It may very well be the case that Mugabe believes that nothing has changed because in life we all pass through different phases, yet rarely do we notice any changes in what is taking place outside our knowledge.
One can be allowed to conclude that in the main, President Mugabe has been surrounded by people who principally sing for their suppers and are unlikely to tell him the truth. Like any emperor, he is the last to know what is taking place around him.
By accepting that Mugabe is the driving mind of everything that has gone wrong even in respect of Mujuru who must have known what time it was, one must also accept that Mujuru participated in her own downfall for she could have devised her own strategic defence mechanisms.
Hon. Chinamasa, a lawyer and former Minister of Justice, has already pronounced his opinion that even though Zimbabwe is a constitutional state, Zanu PF is the law and no court has inherent jurisdiction to deal with disputes arising from the actions and conduct of party members. This myopic view is shared by many and one would not like to believe that Hon. Chinamasa is alone in genuinely believing that just and equitable relief for aggrieved members of the party only exists in the four corners of Zanu PF and that the President is, therefore, the law.
It is clear that each day President Mugabe is in office, new factions are created some out of fear but others out of sheer opportunism. In his farewell address, George Washington observed that: “The alternate domination of one faction over another, sharpened by the spirit of revenge, natural to party dissension, which in different ages and countries has perpetrated the most horrid enormities, is itself a frightful despotism. But this leads at length to a more formal and permanent despotism. The disorders and miseries, which result, gradually incline the minds of men to seek security and repose in the absolute power of an individual; and sooner or later the chief of some prevailing faction, more able or more fortunate than his competitors, turns this disposition to the purposes of his own elevation, on the ruins of Public Liberty.”
Indeed, it cannot be disputed that the disorders and miseries that have been revealed to Zanu PF members over the years have gradually inclined the minds of free-spirited individuals in the party to seek security and repose in the absolute power (one centre of power) of President Mugabe and the chiefs of the prevailing factions from time to time have turned this disposition to their own elevation.
I agree with Washington’s contention that such machinations undermine public liberty. If anything, Hon. Kereke’s summersault and capitulation in respect of the RBZ debt assumption bill goes a long way towards confirming Washington’s contention that despotism has taken a formal and permanent form in Zimbabwe in that anything can be justified if that thing is attributed to the absolute leader.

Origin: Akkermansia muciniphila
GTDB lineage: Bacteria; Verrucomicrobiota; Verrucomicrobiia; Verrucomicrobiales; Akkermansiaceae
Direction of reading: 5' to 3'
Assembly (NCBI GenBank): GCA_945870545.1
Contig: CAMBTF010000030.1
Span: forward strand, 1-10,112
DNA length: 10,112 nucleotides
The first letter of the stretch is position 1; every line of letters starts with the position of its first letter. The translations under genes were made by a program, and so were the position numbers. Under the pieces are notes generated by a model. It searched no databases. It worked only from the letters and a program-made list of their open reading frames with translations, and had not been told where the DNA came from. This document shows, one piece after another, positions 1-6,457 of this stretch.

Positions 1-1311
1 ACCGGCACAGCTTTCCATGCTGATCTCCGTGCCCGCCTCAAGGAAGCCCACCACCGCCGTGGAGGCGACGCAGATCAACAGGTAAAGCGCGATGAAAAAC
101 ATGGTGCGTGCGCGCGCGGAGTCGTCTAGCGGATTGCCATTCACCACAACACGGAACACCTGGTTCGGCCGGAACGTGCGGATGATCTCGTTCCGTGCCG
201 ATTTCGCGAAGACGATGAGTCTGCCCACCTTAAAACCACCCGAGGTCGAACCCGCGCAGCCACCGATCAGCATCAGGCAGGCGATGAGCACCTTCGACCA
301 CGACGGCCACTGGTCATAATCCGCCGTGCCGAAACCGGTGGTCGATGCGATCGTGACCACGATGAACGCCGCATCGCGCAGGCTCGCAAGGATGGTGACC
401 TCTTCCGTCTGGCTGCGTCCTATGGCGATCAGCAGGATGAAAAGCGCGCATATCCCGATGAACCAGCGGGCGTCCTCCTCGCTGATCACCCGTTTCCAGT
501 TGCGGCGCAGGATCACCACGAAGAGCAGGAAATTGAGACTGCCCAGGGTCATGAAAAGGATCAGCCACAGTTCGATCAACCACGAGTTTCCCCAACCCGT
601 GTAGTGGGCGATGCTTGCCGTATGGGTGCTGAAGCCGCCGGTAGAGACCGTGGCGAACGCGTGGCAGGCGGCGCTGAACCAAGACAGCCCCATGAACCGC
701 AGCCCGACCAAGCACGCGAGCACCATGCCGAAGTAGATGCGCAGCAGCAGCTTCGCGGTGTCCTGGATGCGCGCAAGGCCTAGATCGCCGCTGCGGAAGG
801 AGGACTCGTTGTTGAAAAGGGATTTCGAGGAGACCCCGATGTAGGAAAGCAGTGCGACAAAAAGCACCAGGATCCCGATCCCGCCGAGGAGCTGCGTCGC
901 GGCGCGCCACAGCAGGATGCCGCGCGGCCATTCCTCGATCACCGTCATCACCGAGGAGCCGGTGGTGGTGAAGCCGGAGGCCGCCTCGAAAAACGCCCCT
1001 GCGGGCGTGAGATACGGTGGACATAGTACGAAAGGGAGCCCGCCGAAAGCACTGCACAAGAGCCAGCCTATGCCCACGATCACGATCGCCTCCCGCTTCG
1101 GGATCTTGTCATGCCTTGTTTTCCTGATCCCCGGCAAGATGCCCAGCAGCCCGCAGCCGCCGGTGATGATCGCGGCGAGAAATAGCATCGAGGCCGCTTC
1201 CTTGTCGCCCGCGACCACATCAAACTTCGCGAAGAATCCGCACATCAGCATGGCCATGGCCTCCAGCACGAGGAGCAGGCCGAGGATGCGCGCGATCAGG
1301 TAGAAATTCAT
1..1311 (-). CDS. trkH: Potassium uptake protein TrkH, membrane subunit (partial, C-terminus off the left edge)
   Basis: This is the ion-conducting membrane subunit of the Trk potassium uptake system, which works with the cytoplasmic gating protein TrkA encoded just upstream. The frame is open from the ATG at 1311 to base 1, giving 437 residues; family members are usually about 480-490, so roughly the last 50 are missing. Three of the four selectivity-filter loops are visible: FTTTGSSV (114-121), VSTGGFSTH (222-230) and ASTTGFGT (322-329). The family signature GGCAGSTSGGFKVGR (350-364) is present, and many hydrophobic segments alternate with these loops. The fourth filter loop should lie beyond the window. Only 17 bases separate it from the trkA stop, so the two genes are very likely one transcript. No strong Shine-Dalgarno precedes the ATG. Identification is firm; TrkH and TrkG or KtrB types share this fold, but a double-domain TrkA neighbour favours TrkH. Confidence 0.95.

It is only when President Mugabe exits that the true confessions will be revealed. In fact, it will not be unexpected to hear from people like Chinamasa that they had no choice but to do what the leader asked them to do even though in truth and fact, such persons acted without the prior knowledge and consent of the leader.
Despotism creates its own dynamic and although the leader may not be personally involved in making the minute decisions, it is often the case that to any rational person, nothing adverse or injurious can be done without the express knowledge and consent of the leader.
In conclusion, there can be no doubt that despotism is cancerous and its cure has to start from the premise of knowledge about its contagion form and corrosive nature. In my world, no single individual’s actions can be toxic but whenever we choose to fool ourselves into believing that the absolute ruler is the sole driver of that which is evil we inevitably get distracted from keeping our eyes on the real prize.
Even the most evil of all despots is not infallible and indispensable. He is after all subject to the same laws of nature that apply to the weakest person in the chain, yet we choose to voluntarily invest in the idea that one person can know everything and do everything that is evil.
In President Mugabe’s bus, there are many who are worse than him but benefit from his isolation from reality because we, the people, choose to ignore that even a despot can be manipulated and without a vigilant citizenry, his worldview becomes the only one available to inform his choices and actions.
If it looks like a duck and walks etc. like a duck, it is a duck and indeed. President Mugabe cannot escape being called a despot hence the immense interest his fall attracted an expectation, rightly or wrongly, that his exit will do more good than bad but like any despot, he is the last to know the liberating aspect of his exit.